MAG MELTDOWN SPILLS INTO 2002

Byline: Lisa Lockwood

NEW YORK — Bring on 2002.
Fashion books this year faced the triple whammy of a general slowdown in the economy; the post-Sept. 11 falloff in consumer spending, and the evaporation of dot-com and tobacco advertising. With the exception of Jane, which was up 8.9 percent in 2001, every fashion and beauty magazine reported declines for the year, ranging from a 1.9 percent drop at Allure and Vogue to a 16.1 percent decline at Elle to a 17.3 percent slide at Glamour, according to Media Industry Newsletter.
Early reports for upcoming issues in January and February — typically slim months — are equally disappointing. But publishers say they’re hopeful March business will pick up, and that the second quarter will bring some relief.
Among the notable achievements this year: Vogue led the fashion field with 3,179 ad pages, followed by In Style with 3,024. For the first time, W stepped into third place with 2,123.1 ad pages, beating Elle, with 1,913.3 ad pages, by 209.8 pages. Harper’s Bazaar, in a transition year, came in fourth with 1,642.7 ad pages.
For 2002, publishers agree that advertisers are committing much later, and many luxury accounts are obviously waiting until the Christmas season has passed until they make more commitments. Here’s what publishers have to say about 2001 and the year ahead: l “We had a disastrous January [2002],” admitted Richard Beckman, vice president and publisher of Vogue. He said ad pages were off 30 percent, down to 60 from 90. February is off 6 percent. But the good news, he said, is that he expects Vogue will record its biggest March issue in its history. He said he’s seeing retail spending starting to recover. “March will wipe out the difficulties of January and February, and we won’t be far off for the first quarter.”
Lynette Harrison, publisher of In Style, expects to be flat for January and off in February. “We’ll be flat in the quarter,” said Harrison. Automotive and European fashion advertising will also be flat in the first quarter, but Harrison believes In Style is still in a growth mode for European business. She also sees growth in bridge-price accessories. “The second quarter will start looking up and hopefully, by the second half, we’re planning to be on track.” She noted that two issues of In Style Weddings will be published next year — up from one — as well as Makeover and the Look. Ad pages from those special issues will be included in Publishers Information Bureau numbers in 2002. In January, In Style will raise its rate base to 1.5 million from 1.4 million.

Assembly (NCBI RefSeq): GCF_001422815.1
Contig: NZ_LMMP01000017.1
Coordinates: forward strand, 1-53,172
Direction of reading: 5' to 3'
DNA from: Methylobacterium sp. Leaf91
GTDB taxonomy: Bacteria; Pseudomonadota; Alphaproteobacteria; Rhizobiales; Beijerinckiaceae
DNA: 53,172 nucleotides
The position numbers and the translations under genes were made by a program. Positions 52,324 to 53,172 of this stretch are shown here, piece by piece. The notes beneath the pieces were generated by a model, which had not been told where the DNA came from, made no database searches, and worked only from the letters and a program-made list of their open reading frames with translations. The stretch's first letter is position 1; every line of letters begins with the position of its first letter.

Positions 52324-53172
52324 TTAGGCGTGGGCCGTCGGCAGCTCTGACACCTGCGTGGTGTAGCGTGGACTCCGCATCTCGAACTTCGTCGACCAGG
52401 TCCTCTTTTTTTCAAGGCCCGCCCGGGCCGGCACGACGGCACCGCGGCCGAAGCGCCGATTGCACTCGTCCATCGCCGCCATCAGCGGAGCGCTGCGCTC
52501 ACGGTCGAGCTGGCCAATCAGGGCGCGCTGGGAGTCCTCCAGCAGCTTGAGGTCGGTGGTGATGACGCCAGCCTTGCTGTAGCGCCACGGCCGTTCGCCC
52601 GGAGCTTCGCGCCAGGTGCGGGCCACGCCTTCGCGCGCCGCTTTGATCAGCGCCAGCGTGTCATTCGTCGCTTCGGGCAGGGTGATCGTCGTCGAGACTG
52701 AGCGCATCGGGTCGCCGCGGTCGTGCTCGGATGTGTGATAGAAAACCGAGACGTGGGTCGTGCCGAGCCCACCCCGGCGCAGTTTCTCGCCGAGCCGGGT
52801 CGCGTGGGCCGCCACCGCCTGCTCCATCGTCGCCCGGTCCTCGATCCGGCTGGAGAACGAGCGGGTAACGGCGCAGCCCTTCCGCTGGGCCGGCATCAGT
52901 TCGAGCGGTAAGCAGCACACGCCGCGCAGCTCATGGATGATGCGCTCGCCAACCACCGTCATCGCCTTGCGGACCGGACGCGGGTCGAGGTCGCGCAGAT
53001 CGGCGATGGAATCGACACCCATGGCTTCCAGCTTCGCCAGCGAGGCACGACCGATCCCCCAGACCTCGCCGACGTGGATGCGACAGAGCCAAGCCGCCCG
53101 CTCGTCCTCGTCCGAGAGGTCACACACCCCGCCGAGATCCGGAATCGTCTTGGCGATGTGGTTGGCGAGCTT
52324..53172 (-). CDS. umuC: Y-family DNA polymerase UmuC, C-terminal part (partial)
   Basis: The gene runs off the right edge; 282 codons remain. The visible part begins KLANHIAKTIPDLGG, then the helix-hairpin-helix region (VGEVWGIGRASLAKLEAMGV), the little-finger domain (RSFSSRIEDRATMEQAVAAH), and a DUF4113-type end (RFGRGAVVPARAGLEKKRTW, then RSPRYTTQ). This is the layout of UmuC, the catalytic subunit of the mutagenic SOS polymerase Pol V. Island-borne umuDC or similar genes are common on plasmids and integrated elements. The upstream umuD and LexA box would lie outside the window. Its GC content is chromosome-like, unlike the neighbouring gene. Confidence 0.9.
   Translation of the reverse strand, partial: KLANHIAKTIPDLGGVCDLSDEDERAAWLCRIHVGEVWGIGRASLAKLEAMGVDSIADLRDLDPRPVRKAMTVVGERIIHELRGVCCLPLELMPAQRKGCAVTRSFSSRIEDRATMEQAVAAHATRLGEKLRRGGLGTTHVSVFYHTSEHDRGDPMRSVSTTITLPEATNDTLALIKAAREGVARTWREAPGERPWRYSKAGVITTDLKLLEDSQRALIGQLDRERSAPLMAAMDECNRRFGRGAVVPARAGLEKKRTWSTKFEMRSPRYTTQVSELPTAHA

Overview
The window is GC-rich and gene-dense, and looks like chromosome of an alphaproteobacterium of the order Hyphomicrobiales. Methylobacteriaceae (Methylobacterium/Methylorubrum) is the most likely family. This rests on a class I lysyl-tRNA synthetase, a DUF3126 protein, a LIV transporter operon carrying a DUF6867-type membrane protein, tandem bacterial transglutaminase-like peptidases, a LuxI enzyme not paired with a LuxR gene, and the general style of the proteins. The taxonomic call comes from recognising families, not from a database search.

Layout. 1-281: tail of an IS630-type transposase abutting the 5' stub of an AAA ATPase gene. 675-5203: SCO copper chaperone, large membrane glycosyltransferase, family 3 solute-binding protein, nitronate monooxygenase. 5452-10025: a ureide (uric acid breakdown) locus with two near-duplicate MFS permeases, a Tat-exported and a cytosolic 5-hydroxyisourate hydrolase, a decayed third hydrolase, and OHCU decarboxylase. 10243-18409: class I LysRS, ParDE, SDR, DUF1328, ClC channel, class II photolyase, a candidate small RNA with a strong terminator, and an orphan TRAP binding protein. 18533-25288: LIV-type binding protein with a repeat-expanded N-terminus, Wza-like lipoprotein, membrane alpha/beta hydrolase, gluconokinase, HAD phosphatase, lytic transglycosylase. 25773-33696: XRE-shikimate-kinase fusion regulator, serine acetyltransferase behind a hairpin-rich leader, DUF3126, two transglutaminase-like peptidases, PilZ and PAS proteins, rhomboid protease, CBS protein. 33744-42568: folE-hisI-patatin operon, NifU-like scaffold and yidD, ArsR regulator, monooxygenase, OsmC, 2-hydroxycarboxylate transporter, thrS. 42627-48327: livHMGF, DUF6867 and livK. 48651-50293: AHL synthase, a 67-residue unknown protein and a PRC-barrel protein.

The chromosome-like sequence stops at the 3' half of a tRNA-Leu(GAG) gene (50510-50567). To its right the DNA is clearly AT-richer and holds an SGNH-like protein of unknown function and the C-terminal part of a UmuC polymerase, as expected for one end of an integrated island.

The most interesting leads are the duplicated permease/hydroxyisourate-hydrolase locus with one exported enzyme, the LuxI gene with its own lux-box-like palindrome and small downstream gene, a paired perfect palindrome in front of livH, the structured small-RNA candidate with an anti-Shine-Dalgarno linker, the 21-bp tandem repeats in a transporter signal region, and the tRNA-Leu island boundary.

Alyce Alston, vice president and publisher of W, said that although the magazine was off 2.8 percent in 2001, it gained 13 percent in revenues due to a rate increase. She expects to be up 3 percent in January, down 5 percent in February, and flat to off 5 to 10 percent in March — when W will be up against its biggest March issue ever. She said the Italian fashion business is coming back, but instead of four pages, advertisers are running spreads, or instead of a spread it’s a page. “They just don’t have the kind of money to scream and yell, but they can say hello,” she said.
Susan Plagemann, publisher of Cosmopolitan, said that January and February are both off, and March is soft too, “but we’re hoping to maintain share.
“In beauty we’re holding our own in terms of share,” she said. Cosmo has the largest share in the beauty category. She said that for 2001, Cosmo had page growth in every category with the exception of the dot-com and tobacco. On a positive note, Cosmo’s July and August issues sold over two million copies on the newsstands, and its November All About Men issue had the highest sell-through of the year, even with a higher cover price of $3.99. Cosmo will raise its rate base in January, August and November to 2.8 million, up from 2.7 million. The rest of the year it will be 2.7 million, up from 2.6 million.